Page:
ISTANBUL — Turkish President Recep Tayyip Erdogan on Thursday hosts over 30 heads of state and government from Islamic countries in Istanbul for a major summit aimed at overcoming differences in the Muslim world.
Turkey will seek to showcase its influence in the Muslim world, particularly in lands once controlled by the Ottoman Empire, at the two-day summit of the Organisation of Islamic Cooperation (OIC).
Ankara has said it wants to use the meeting to narrow differences between the world’s estimated 1.7 billion Muslims but the gathering risks being bedevilled by disputes on issues ranging from Syria to Yemen.
There is a security lockdown around the summit venue in Istanbul, the former capital of the Ottoman Empire from where the Sultans for centuries ruled Muslims from the Balkans to Arabia.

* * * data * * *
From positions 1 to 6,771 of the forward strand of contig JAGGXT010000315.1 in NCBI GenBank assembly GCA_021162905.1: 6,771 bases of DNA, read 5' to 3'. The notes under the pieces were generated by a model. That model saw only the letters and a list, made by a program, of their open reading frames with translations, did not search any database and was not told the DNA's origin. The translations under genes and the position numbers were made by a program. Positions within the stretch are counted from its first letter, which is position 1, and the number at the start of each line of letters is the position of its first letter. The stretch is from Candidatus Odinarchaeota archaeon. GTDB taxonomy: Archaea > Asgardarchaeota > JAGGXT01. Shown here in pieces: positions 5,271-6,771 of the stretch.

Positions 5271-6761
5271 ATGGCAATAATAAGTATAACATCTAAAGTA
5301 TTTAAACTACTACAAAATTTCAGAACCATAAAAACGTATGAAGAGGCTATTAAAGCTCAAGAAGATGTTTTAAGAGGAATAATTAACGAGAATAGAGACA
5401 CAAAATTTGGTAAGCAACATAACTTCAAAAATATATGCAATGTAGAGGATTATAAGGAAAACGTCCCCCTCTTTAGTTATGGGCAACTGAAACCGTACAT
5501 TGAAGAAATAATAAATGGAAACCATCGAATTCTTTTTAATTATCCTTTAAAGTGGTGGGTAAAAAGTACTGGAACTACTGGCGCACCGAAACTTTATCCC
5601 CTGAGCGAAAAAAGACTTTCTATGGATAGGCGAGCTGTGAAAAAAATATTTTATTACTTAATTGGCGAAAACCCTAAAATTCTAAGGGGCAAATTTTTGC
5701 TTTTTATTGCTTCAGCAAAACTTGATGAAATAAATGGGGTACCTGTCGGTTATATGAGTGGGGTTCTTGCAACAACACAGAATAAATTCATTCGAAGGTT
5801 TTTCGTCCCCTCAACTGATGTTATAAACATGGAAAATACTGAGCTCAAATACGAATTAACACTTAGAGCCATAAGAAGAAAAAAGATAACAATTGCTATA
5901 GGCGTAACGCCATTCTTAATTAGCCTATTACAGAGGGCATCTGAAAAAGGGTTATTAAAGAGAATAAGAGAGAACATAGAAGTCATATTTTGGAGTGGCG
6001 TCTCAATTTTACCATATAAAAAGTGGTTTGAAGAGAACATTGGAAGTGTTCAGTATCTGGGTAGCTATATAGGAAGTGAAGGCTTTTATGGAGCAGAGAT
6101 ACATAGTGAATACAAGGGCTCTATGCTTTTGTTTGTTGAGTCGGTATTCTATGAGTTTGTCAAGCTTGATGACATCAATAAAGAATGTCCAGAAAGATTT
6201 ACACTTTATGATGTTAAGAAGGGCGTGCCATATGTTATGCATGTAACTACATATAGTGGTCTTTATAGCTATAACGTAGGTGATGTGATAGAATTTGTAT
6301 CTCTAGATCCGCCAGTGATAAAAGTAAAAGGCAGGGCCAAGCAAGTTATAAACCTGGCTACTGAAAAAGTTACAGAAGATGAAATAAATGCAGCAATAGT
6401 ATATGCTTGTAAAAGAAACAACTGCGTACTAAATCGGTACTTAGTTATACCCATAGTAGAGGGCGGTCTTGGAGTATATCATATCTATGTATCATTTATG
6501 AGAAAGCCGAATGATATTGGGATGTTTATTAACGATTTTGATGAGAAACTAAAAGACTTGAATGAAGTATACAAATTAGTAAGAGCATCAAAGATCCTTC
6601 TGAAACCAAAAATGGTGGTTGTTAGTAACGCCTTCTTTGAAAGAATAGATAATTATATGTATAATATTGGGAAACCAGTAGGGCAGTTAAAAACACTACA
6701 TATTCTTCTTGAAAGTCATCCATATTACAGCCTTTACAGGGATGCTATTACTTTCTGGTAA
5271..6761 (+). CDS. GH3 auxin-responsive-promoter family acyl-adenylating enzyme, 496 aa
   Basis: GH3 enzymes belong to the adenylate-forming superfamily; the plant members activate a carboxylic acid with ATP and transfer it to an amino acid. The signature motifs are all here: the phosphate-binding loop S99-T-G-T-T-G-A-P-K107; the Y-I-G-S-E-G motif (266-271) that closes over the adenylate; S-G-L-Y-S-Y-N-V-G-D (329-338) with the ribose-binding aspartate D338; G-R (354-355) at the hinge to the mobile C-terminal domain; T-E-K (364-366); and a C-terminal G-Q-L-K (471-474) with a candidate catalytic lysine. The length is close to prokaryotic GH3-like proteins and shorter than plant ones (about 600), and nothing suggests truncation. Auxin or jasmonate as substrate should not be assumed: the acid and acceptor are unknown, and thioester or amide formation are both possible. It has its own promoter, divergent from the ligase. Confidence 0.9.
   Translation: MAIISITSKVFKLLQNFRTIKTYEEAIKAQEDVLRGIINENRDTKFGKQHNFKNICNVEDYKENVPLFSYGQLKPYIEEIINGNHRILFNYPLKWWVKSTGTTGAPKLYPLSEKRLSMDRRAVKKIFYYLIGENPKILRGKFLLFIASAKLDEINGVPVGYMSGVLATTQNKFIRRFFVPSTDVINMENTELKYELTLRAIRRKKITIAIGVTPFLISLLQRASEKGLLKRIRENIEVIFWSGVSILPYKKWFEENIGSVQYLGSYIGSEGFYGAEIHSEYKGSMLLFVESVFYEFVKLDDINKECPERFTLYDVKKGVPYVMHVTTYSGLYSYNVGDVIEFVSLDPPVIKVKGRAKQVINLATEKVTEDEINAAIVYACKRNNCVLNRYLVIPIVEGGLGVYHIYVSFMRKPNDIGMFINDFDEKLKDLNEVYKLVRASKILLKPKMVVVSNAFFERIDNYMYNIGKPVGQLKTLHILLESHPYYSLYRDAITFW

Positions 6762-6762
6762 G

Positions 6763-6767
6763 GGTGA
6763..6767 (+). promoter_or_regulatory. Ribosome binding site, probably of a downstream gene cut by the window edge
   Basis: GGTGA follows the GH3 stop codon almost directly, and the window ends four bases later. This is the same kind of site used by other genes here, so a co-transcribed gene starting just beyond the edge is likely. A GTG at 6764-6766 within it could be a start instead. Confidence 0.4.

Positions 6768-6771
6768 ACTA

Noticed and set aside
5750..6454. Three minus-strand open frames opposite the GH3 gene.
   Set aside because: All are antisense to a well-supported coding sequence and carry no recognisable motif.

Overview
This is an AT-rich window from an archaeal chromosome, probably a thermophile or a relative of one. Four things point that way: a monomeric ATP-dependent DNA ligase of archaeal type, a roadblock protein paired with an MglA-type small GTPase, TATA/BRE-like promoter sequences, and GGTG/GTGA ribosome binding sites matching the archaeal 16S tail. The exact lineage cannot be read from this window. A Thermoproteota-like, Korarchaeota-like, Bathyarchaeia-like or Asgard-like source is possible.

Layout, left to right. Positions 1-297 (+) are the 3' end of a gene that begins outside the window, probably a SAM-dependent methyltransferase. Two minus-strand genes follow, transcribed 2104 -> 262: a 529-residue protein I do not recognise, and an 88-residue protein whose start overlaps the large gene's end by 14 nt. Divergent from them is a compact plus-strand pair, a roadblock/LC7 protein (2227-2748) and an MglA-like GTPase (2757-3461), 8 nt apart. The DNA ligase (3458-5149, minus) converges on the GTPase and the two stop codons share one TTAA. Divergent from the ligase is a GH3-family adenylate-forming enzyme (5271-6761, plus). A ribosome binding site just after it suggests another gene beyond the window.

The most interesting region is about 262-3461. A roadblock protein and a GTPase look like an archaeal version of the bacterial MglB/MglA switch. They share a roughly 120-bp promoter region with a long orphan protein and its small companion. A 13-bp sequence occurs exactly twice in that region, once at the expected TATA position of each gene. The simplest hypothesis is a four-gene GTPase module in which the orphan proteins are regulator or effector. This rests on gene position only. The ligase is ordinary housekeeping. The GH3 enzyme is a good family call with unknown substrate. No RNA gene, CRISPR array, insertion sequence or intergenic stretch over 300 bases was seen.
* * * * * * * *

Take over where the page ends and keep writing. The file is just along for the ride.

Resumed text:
Key guests at the meeting will include Saudi King Salman and Iranian President Hassan Rouhani, whose countries are locked on opposing sides in the Syria and Yemen conflicts.
But Turkey’s own policies in the Middle East have been controversial, with several Muslim states objecting to the backing by its Islamic-rooted government of rebels in Syria.
While the summit marks one of the most significant gatherings of heads of state for years in Istanbul, some high profile leaders like Jordan’s King Abdullah and Egyptian President Abdel Fattah al-Sisi will be notable by their absence.
Turkey’s relations with Cairo have still not recovered from the 2013 ousting of Islamist president Mohamed Morsi, a close ally of Ankara, while ties with Amman are being tested by differences over Syria.
Turkish Foreign Minister Mevlut Cavusoglu said the summit was being held at a time when "the Islamic world is experiencing many disputes within itself."
"Fratricidal conflict causes great pain. Sectarianism divides the ummah," he told OIC foreign ministers on Tuesday, using the Arabic world for the Muslim community.
"Hopefully, this summit will pave the way for healing some wounds." — AFP